Thursday, February 28, 2008
Well, what do you know - if you don't vaccinate children, they get sick and sometimes they die. Firedoglake's Phoenix Woman provides an update on the increasing number of children suffering from preventable childhood diseases as a result of a lack of vaccination. She writes,
Remember measles? Mumps? All the childhood diseases you thought were vanquished forever -- in the developed world, at least? Guess what -- they're making a comeback.
San Diego is in the midst of an outbreak of measles. (The child in this picture is one of the victims.) Mumps has been hitting the UK hard since 2005 -- a British soccer team recently had a player diagnosed with it -- and strains of the UK mumps made their way to Iowa in 2006 and Canada last year. Measles, once rare in Britain, has also made a comeback in recent years.
Why is all of this happening? Because a growing number of parents, particularly in Britain and California, are falling under the spell of the anti-vaccination cultists who claim, in spite of repeated debunkings and no actual evidence in their favor, that vaccines are icky and cause autism -- claims opposed by legitimate autism experts.
The anti-vaccination promoters, who got their start in the UK in 1998 on the strength of a study that was later debunked six ways from sundown, had started out by blaming only vaccines containing mercury compounds for the alleged "autism epidemic" that in reality is far more likely to be the result of changes in how autism is diagnosed. But since most of those types of vaccines haven't been used in years and autism hasn't declined as a result, they're now attacking all vaccines. Parents who fall for this don't get their kids vaccinated -- which leaves them easy prey for all the diseases we thought were just bad memories.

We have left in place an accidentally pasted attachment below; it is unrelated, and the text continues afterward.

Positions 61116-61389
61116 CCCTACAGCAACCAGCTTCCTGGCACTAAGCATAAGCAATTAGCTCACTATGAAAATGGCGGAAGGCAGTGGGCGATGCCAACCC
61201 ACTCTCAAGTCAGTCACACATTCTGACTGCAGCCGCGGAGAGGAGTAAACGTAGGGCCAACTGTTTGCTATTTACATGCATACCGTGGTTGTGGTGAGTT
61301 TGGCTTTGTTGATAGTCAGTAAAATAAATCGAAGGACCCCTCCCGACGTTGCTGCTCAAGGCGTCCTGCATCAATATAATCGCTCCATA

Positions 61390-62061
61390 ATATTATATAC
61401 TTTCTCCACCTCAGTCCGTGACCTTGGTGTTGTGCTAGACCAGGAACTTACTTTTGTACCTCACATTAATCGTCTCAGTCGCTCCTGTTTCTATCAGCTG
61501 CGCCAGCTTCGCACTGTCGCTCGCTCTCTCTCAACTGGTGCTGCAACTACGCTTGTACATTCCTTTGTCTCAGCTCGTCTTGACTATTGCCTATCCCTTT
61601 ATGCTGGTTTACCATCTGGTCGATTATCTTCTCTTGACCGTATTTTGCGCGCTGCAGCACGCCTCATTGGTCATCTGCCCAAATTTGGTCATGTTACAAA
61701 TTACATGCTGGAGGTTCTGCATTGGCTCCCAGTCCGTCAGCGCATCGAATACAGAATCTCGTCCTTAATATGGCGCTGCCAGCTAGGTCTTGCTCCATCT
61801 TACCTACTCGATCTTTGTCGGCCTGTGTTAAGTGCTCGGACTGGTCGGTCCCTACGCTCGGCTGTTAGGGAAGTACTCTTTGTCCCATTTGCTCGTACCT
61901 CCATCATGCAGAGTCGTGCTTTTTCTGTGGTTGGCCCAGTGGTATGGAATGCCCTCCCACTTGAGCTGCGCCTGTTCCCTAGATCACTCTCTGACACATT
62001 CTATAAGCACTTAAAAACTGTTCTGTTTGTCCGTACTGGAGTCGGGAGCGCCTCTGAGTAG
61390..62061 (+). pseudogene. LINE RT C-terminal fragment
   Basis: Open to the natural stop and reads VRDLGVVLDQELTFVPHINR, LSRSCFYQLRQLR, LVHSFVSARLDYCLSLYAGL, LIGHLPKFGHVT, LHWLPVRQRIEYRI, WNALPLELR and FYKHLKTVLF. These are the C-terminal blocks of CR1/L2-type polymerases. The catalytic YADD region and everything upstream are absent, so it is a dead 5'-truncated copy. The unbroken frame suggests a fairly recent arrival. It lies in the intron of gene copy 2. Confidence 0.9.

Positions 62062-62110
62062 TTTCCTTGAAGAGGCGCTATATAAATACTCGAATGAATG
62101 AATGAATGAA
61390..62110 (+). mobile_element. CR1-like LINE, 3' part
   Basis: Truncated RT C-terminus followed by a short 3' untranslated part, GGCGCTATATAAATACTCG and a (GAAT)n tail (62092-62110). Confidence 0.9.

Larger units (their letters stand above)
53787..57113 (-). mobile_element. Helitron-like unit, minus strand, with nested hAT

Ironies abound in the anti-vax movement. The anti-vaccinators claim that vaccination is done solely for profit -- yet Andrew Wakefield, the researcher whose original flawed 1998 study had its conclusions retracted and denied by ten of his fellow twelve collaborators, started his study in August of 1996 after Richard Barr, a lawyer for a group of parents of autistic children, hired him to do so, and helped get him £55,000 (around $90,000 back then) from the UK's Legal Aid Board -- a serious breach of ethics that Wakefield neglected to mention to The Lancet's editors, who would have never published the study had they known about this ethical conflict. . . .
UPDATE: Great minds think alike! Orac over at Respectful Insolence in the ScienceBlogs complex has this to say today:
As I've pointed out before, this is the true legacy of Andrew Wakefield: Falling vaccination rates, misery and suffering due to the return of vaccine-preventable diseases, and at least one dead child. Ten years later, the effects of his pseudoscience and lack of ethics continue to reverberate in the U.K. The same could happen here in the U.S. if the mercury militia has its way.
The number of measles cases in England and Wales jumped more than 30% last year to the highest level since records began in 1995. The Health Protection Agency (HPA) recorded 971 cases during the year - up from 740 in 2006. . . .